college

6 ways to save on continuing education

stack of books, a green apple and money
Highlights
  • Target scholarships for adults
  • Employers often foot the bill for continuing ed
  • Some states offer senior citizens tuition waivers

As companies begin to cut jobs in a deepening recession, it's a good time for older workers to stay one step ahead of a pink slip by returning to school and beefing up their resume with a master's degree or simply some extra credits in their professional field.

And there's no reason the cost of additional education has to fall on your shoulders alone, especially if you’re an older worker. Here are six ways that age can help you land financial aid:

1. Target scholarships for grown-ups 

People who believe the only students receiving financial aid are graduates fresh from high school should talk to Abigail Nall. A recipient of the REACh Scholarship, an aid award from the group Resources for the Education of Adults in the Chicago Area only available to adults ages 25 and older, Nall is putting her free $1,500 toward her master's in speech language pathology at Rush University on the city's West Side.

"I applied for this scholarship because it was geared toward adults and that meant there was a smaller pool of applicants," Nall says. "As an adult student, I thought that I had a story to tell."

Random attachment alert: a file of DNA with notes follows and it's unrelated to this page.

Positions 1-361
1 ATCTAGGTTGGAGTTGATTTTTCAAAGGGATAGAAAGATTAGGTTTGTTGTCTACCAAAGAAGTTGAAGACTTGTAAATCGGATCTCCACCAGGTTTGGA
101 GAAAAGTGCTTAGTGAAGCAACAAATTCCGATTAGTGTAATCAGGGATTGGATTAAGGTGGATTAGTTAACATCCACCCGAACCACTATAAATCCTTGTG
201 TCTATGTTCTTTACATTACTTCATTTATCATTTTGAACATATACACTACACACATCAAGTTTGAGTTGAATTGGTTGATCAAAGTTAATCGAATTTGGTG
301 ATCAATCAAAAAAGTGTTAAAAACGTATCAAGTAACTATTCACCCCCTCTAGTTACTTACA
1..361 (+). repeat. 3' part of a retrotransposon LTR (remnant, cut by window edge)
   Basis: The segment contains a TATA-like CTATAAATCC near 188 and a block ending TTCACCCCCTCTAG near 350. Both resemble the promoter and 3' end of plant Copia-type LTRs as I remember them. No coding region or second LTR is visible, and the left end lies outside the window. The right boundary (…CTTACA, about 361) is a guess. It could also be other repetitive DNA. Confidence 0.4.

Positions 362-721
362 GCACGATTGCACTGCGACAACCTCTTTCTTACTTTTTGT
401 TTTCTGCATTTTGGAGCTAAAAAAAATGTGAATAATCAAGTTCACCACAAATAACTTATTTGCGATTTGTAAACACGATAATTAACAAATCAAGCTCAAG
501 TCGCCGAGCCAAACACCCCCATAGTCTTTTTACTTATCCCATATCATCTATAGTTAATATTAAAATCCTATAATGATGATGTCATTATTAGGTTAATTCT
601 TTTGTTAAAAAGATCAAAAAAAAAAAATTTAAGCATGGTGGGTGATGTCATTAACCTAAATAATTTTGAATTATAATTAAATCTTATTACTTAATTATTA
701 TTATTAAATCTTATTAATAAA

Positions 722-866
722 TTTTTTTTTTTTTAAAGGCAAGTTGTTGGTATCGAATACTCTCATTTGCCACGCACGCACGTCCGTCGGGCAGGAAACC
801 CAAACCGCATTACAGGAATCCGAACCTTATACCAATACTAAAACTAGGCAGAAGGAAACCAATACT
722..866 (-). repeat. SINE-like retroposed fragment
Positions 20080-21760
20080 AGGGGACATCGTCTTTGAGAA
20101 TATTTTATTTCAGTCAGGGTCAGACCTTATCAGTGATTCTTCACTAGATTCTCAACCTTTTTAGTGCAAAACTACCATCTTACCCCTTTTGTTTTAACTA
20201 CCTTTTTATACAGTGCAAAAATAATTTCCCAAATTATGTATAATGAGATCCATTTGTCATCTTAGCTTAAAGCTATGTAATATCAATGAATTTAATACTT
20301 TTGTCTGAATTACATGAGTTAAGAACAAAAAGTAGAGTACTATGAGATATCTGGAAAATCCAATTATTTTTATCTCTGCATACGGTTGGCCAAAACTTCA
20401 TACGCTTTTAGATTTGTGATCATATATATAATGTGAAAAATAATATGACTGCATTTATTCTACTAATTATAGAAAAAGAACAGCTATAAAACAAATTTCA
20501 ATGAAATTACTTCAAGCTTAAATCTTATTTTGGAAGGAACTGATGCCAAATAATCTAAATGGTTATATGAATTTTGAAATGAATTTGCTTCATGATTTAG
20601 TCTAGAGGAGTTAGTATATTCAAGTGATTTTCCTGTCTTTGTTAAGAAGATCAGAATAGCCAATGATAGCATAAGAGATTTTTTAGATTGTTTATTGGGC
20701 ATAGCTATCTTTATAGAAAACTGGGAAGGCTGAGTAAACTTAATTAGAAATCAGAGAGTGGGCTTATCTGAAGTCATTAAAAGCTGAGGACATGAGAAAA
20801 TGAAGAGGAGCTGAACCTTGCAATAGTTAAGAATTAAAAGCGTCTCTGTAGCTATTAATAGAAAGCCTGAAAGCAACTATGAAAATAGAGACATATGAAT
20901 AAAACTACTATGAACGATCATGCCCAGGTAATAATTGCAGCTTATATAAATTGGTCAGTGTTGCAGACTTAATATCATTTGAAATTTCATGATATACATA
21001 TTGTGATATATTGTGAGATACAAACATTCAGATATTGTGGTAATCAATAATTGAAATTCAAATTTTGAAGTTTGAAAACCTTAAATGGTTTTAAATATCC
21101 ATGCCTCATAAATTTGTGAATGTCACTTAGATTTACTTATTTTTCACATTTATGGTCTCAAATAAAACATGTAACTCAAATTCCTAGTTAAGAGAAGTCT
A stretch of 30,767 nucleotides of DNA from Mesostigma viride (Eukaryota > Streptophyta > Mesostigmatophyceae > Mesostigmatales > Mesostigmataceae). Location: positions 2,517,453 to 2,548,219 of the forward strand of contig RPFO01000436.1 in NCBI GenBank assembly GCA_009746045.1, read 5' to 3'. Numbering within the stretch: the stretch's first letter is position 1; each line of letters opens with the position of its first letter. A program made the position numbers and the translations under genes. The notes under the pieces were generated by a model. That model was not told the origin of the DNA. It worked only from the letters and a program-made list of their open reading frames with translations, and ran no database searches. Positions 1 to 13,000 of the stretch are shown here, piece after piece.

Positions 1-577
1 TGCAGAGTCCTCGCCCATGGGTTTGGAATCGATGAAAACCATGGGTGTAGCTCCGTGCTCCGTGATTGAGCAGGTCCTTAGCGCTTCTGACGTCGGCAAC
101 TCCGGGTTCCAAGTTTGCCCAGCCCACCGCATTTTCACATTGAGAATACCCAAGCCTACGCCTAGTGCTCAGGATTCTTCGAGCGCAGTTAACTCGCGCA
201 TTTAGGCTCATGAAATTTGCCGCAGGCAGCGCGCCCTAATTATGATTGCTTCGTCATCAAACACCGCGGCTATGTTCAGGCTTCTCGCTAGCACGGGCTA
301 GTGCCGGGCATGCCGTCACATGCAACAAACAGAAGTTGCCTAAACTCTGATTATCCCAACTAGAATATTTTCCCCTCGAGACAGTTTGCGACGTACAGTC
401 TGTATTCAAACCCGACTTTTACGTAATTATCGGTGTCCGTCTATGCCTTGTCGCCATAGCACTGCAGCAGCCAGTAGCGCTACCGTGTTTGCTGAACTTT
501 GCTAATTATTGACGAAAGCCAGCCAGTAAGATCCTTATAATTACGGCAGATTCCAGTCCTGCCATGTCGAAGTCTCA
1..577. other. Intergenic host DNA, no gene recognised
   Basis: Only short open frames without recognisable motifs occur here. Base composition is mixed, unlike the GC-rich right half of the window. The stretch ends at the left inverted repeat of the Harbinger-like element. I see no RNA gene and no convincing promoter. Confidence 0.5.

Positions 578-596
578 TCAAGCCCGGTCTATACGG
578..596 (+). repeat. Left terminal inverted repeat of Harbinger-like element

Indeed, working adults can get a leg up on the competition by applying for scholarships aimed exclusively at older audiences, such as the Talbots Women's Scholarship Fund and the Jeannette Rankin Foundation awards. They also can use their work experience to their advantage when applying for scholarships available through professional associations.

When starting the scholarship hunt, Kelly Tanabe, co-author of "501 Ways for Adult Students to Pay for College," recommends that students with work experience head directly to their school's financial aid office and their academic department to ask about profession-specific scholarships.

Older students also should look for scholarships targeting older students through their school's office of adult education or office of continuing studies. Only after school-based aid options have been exhausted should older students begin making national aid searches aimed at traditional college students.

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2. Use your experience 

Tanabe says working adults who have spent a lifetime in a particular profession or occupation may be able to opt out of some classes before going the financial-aid route to take additional classes.

"People who have worked in a certain field might be able to get credit for two or three courses because of life experience," Tanabe says. "Not every college has a program where you can use life experience to get credit, so adults should research that before applying."

 

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